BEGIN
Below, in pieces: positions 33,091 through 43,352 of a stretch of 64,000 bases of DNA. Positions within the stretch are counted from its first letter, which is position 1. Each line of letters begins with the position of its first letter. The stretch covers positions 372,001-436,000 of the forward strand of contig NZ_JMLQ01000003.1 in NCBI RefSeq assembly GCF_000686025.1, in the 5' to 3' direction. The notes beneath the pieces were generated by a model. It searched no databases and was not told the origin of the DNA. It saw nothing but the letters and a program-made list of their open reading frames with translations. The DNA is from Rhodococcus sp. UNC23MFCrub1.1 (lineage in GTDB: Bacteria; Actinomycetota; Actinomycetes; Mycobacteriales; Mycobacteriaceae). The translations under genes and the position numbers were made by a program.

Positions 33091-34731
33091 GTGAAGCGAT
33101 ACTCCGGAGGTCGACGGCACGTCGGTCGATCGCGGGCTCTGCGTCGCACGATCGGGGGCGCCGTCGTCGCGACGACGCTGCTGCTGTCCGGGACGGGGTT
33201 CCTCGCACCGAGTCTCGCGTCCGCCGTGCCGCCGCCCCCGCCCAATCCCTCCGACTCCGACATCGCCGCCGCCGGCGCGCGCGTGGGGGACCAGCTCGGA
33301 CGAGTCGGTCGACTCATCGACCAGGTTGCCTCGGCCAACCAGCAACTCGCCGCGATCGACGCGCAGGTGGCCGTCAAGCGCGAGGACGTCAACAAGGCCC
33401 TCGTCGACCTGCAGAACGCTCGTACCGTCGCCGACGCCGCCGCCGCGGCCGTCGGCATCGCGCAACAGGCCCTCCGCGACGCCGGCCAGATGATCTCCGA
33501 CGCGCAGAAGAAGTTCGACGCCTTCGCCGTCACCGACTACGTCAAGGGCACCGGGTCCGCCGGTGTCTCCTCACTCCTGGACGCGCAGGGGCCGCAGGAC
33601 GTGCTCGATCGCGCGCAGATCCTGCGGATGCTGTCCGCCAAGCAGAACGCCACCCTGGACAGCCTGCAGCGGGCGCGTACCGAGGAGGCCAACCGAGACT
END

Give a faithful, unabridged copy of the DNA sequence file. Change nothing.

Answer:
Below, in pieces: positions 33,091 through 43,352 of a stretch of 64,000 bases of DNA. Positions within the stretch are counted from its first letter, which is position 1. Each line of letters begins with the position of its first letter. The stretch covers positions 372,001-436,000 of the forward strand of contig NZ_JMLQ01000003.1 in NCBI RefSeq assembly GCF_000686025.1, in the 5' to 3' direction. The notes beneath the pieces were generated by a model. It searched no databases and was not told the origin of the DNA. It saw nothing but the letters and a program-made list of their open reading frames with translations. The DNA is from Rhodococcus sp. UNC23MFCrub1.1 (lineage in GTDB: Bacteria; Actinomycetota; Actinomycetes; Mycobacteriales; Mycobacteriaceae). The translations under genes and the position numbers were made by a program.

Positions 33091-34731
33091 GTGAAGCGAT
33101 ACTCCGGAGGTCGACGGCACGTCGGTCGATCGCGGGCTCTGCGTCGCACGATCGGGGGCGCCGTCGTCGCGACGACGCTGCTGCTGTCCGGGACGGGGTT
33201 CCTCGCACCGAGTCTCGCGTCCGCCGTGCCGCCGCCCCCGCCCAATCCCTCCGACTCCGACATCGCCGCCGCCGGCGCGCGCGTGGGGGACCAGCTCGGA
33301 CGAGTCGGTCGACTCATCGACCAGGTTGCCTCGGCCAACCAGCAACTCGCCGCGATCGACGCGCAGGTGGCCGTCAAGCGCGAGGACGTCAACAAGGCCC
33401 TCGTCGACCTGCAGAACGCTCGTACCGTCGCCGACGCCGCCGCCGCGGCCGTCGGCATCGCGCAACAGGCCCTCCGCGACGCCGGCCAGATGATCTCCGA
33501 CGCGCAGAAGAAGTTCGACGCCTTCGCCGTCACCGACTACGTCAAGGGCACCGGGTCCGCCGGTGTCTCCTCACTCCTGGACGCGCAGGGGCCGCAGGAC
33601 GTGCTCGATCGCGCGCAGATCCTGCGGATGCTGTCCGCCAAGCAGAACGCCACCCTGGACAGCCTGCAGCGGGCGCGTACCGAGGAGGCCAACCGAGACT